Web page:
First staged in 2016, the 400th anniversary of Cervantes’ death, James Fenton’s adaptation of Don Quixote compresses the sprawling novel into just under three hours.
David Threlfall reprises his role as the deluded, ageing Don Quixote, determined to see a return to an age of chivalry in Spain; Rufus Hound also returns as his amiable squire-sidekick Sancho Panza.
Angus Jackson’s faintly Monty Pythonesque production, first performed on the Swan’s thrust stage, has been successfully repurposed for a proscenium.
The first half borders on pantomime. There’s audience interaction and pratfalls aplenty, (arguably too many) songs, plus a full-on food fight. Though some of the jokes are on the broad side – the sight of Panza being chased around the stage by his nagging wife is tiresome the first time they do it and they do it twice – the comic timing of the ensemble cast is impeccable – thanks to comedy director Cal McCrystal. There’s some inventive puppetry too, including a hungry falcon and a flock of ill-fated sheep.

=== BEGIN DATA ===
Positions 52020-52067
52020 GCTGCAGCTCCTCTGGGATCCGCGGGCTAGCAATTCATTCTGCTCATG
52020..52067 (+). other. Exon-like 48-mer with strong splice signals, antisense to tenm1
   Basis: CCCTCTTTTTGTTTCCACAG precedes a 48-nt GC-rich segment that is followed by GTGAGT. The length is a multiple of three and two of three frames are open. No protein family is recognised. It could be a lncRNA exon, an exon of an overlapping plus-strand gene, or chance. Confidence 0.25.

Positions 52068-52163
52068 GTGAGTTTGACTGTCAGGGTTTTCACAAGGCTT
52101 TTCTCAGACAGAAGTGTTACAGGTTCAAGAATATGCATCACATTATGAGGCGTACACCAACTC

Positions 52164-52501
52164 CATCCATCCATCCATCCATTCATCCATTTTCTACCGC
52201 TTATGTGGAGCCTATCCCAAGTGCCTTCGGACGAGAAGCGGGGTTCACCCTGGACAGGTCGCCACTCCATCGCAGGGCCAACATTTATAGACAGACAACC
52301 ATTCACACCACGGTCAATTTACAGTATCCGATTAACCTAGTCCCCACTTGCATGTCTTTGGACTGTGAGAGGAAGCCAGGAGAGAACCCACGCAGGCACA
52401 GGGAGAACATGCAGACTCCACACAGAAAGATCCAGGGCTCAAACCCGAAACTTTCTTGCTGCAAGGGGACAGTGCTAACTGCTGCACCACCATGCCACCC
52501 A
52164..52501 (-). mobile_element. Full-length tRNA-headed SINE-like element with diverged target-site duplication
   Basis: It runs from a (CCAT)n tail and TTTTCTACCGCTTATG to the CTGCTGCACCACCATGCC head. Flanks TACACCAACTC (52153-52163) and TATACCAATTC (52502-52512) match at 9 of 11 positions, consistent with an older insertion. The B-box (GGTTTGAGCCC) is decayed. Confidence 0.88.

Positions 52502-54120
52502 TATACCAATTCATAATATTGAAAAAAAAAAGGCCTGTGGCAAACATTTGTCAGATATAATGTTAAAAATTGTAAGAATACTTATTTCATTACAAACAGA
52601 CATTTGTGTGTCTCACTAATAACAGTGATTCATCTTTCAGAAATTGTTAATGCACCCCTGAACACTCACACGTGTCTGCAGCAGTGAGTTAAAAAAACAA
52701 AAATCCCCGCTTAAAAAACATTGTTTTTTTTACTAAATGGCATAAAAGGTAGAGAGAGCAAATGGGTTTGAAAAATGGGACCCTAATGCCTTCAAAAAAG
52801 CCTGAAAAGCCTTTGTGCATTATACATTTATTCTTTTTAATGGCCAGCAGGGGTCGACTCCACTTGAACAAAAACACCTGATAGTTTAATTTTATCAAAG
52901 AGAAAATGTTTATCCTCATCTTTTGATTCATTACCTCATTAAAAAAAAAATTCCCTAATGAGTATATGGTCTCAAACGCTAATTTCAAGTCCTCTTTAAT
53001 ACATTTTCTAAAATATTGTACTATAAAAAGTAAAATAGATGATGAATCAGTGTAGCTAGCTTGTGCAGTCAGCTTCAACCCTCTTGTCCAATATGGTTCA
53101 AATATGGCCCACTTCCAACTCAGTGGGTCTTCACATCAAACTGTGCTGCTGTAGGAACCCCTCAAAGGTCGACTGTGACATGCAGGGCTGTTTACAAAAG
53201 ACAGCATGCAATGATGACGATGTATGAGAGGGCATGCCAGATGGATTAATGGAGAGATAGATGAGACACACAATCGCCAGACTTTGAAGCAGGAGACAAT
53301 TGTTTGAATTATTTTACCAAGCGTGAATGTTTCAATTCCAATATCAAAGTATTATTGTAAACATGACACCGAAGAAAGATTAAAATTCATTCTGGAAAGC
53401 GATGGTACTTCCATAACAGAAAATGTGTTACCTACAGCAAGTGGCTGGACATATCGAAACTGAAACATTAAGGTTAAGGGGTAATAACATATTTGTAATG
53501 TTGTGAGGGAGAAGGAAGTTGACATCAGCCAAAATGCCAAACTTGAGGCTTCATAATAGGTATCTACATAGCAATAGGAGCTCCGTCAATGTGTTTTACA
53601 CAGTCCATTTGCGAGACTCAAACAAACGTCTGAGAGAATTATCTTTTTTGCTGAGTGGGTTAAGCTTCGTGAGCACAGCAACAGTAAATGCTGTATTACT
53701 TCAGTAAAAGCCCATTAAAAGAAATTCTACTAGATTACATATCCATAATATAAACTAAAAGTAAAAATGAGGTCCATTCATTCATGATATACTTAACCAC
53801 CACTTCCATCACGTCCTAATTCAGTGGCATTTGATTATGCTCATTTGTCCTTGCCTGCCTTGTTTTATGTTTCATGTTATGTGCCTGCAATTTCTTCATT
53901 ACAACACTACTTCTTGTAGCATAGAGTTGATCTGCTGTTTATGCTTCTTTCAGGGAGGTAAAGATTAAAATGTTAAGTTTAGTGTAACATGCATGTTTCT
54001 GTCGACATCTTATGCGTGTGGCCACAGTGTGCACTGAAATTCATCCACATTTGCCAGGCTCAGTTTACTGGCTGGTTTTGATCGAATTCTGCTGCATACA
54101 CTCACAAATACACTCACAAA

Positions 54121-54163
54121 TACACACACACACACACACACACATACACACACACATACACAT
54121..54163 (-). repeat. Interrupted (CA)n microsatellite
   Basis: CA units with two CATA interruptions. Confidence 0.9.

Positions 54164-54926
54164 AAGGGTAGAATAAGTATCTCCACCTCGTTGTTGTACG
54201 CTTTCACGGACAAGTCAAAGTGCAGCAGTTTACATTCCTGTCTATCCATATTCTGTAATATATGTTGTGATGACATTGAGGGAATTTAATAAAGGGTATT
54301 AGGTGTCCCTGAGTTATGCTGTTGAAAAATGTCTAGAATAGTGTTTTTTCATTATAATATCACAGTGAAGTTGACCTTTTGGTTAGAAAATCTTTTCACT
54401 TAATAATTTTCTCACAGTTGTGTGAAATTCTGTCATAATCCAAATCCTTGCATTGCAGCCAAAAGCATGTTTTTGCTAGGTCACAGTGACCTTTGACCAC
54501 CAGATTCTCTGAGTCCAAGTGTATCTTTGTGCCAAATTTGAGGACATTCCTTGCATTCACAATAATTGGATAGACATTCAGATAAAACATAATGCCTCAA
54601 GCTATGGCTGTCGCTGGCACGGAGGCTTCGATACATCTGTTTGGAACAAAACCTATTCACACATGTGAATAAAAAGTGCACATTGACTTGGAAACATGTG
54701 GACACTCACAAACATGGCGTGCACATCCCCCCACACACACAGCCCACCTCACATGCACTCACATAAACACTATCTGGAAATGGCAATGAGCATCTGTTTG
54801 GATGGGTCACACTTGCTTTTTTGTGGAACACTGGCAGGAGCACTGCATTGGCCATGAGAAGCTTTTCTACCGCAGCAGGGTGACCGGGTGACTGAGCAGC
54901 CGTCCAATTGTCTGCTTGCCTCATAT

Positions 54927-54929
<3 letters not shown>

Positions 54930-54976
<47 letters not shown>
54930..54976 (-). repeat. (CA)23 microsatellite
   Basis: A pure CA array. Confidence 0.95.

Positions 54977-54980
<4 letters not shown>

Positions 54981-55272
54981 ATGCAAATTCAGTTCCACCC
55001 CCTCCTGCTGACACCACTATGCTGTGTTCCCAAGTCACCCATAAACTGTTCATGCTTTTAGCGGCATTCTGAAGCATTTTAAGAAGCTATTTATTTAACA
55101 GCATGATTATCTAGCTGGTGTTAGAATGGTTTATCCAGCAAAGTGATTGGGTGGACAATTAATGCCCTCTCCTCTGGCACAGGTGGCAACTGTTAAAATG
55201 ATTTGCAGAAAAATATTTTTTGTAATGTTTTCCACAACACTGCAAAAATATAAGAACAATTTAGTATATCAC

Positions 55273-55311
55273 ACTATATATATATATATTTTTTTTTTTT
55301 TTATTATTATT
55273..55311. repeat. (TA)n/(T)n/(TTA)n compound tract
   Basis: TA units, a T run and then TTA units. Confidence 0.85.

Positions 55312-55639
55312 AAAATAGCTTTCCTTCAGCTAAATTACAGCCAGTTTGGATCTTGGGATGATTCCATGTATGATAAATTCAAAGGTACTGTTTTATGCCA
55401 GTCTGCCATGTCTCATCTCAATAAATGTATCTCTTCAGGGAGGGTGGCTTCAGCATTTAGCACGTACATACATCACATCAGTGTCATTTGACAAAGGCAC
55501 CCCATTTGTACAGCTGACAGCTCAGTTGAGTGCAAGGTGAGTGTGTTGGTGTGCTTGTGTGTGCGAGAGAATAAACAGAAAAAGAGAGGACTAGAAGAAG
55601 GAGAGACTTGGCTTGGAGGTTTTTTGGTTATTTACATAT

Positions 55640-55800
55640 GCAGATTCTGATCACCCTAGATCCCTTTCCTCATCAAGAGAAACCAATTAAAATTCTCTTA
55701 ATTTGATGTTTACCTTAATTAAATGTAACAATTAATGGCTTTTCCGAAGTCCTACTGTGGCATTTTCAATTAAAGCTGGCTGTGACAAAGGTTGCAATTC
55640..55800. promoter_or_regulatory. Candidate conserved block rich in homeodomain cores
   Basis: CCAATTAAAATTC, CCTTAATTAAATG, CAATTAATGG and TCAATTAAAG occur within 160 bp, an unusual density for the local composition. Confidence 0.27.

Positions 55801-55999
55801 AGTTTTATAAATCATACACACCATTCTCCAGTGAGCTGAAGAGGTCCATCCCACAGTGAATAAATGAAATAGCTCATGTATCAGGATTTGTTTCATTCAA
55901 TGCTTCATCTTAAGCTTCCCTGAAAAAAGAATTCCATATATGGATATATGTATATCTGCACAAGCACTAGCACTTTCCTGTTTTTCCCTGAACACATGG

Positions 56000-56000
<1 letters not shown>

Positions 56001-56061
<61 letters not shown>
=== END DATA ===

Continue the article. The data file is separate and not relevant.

Fenton skilfully incorporates the key episodes, the tilting at windmills and the scene in which the aforementioned sheep are mistaken for soldiers, into his adaptation. Though some of the narrative momentum is lost later on, the production becomes more affecting, by the end achieving a genuine poignancy.
Though some of the earlier silly business smacks of enforced fun, the production gradually grows into something stronger and subtler, anchored by the two central performances. Threlfall combines frailty with a robustness of spirit and Hound is a perfect foil, affectionate and warm – with a winning rapport with the audience.